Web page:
Imagine that you’ve just arrived at the bottom of a five-mile descent. You’ve spent the past 10 minutes blasting through dagger-like sleet as downhill windchills of 20 degrees needled through your wet coat and rain pants like they were tissue paper. Your muscles feel like they’ve been injected with ice water. You go to shift down your gears, but your fingers are rigid. Your arms are sluggish. Your legs are so heavy and numb that they feel like they’re half detached from your hips. Your whole body feels like it’s locked in slow motion, and you alone have to rally these half-frozen parts into high burn if you want to get your body temperature back to normal.

And that’s the fight. It’s comical at first. Sort of like a drunken race: battling sluggish motor functions and a slight urge to go to sleep. You shimmy the front wheel on flat pavement, stand up and heave back and forth. But then your heart starts to beat a little faster. Icy blood flows in and flows out a little warmer. The warmth filters into your muscles and finally bubbles out on your clammy skin, still exposed to the rain, still covered in soaked clothing. But warmth returns! It really can. And when you feel that warm tingle, you know it’s working.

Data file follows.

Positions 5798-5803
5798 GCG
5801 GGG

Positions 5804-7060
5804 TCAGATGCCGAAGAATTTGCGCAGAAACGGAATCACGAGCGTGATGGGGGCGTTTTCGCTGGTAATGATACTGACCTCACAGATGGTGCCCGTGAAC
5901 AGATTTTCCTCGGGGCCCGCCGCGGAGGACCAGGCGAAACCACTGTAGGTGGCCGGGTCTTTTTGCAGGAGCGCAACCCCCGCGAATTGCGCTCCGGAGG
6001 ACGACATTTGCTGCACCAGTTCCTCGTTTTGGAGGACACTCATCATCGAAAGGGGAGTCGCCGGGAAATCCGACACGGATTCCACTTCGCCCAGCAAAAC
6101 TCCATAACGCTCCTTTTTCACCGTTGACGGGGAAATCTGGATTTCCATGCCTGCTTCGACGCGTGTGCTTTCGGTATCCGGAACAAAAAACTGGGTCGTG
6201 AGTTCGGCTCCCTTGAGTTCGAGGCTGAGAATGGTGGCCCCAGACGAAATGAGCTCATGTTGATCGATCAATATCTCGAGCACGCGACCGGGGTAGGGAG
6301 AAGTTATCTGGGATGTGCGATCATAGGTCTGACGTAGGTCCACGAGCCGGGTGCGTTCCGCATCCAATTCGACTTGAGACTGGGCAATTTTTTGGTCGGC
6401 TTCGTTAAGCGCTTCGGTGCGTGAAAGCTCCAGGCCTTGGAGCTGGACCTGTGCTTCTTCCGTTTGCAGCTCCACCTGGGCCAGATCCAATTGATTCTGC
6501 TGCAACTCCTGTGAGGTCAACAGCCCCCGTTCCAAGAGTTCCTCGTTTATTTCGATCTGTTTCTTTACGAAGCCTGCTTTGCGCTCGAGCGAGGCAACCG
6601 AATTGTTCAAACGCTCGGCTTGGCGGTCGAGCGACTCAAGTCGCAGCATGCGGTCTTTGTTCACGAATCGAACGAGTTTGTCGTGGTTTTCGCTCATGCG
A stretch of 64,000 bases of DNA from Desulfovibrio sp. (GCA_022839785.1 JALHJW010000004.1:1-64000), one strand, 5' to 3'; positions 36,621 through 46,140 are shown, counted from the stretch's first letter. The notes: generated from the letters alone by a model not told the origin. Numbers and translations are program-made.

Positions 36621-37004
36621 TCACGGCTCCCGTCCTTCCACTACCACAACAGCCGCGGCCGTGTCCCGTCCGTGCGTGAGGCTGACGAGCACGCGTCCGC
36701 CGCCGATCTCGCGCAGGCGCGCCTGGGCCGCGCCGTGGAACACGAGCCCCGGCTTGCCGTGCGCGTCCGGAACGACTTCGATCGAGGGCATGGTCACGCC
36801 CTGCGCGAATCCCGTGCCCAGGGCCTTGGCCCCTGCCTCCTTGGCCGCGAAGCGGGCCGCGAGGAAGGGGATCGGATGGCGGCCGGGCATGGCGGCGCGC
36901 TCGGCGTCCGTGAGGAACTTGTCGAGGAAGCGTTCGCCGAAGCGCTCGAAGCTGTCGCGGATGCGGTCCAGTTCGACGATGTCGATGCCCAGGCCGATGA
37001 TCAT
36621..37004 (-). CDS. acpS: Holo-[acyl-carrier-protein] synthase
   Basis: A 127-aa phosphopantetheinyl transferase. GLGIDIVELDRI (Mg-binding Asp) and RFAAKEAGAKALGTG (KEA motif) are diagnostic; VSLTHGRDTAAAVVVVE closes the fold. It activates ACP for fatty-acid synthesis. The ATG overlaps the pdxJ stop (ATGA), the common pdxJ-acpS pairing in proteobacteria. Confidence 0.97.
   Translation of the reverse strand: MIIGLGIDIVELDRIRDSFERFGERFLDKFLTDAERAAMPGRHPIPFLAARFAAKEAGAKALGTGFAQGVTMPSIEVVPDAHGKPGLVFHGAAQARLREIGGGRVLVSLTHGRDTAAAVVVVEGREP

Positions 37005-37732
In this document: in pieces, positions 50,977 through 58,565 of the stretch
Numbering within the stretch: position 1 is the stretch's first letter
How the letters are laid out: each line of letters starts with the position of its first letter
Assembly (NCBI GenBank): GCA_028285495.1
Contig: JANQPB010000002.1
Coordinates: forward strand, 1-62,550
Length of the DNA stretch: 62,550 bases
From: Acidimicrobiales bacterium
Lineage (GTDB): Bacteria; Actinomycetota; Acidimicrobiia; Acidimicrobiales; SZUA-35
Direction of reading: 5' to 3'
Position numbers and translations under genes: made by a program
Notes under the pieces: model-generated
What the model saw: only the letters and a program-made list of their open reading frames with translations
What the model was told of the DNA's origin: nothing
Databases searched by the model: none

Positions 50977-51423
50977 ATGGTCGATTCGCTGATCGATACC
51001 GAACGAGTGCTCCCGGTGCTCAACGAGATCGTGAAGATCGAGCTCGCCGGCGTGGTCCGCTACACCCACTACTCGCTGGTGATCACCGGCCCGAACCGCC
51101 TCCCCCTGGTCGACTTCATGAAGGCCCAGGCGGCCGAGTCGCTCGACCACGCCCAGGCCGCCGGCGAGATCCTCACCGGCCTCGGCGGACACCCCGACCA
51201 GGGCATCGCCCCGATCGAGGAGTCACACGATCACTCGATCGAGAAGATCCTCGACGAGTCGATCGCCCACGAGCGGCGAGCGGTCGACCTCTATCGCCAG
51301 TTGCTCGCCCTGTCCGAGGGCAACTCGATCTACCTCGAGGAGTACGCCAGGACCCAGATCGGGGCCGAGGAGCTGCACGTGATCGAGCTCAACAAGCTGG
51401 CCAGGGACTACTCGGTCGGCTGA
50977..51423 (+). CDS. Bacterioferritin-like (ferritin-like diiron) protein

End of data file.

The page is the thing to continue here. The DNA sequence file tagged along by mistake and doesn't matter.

Defeating the tyrant of 34 degrees and raining is a wonderful feeling. You feel like you could go out and conquer the world, any time, any weather, until you go to work and a co-worker says something like “Feels kinda warm outside today, doesn’t it?”

No one understands.


Thanks to those who have bought my book. Really. You’re awesome. If you’re interested in international shipping, bulk orders or signed copies, please contact me at by Sunday night. I’m going to put in an order Monday morning. And you can still purchase it here. It’s worth it. Really. ;-)

Also, I wanted to thank my sister, Lisa, for the sweet tribute that she posted on her blog. It made be tear up a bit. Thanks, Lis :-).
Friday, November 14, 2008

November is lovely

Date: Nov. 10, 11, 13 and 14
Mileage: 17.0, 28.4, 60.3 and 22.1
November mileage: 401.4

November is one of the many months of Juneau in which you can have it all within the span of a three-hour ride: Rain, sleet, snain, snow, full-on blizzards, wind gusts that will suck the air right out of your lungs, more rain. That's essentially been the theme of my training this week: Mastering the art of the all-weather ride. After getting knocked around by wind on the Glacier Highway today (literally knocked around, in way that threatened to blow me into traffic), I opted to head up the Perseverance Trail even though I was riding my ice bike. I got caught in a blizzard and about six inches of new, wet, unrideable-with-skinny-tires snow. Common sense would dictate I turn around, but I thought - "eh, need to get a feel for these conditions. It'll make me tough." So I slogged through it to the top even though the work itself wasn't as strenuous as the activity level I was shooting for would have been. Now I'm headed to the gym for weight lifting and a more strenuous, less punishing interval session on the elliptical machine.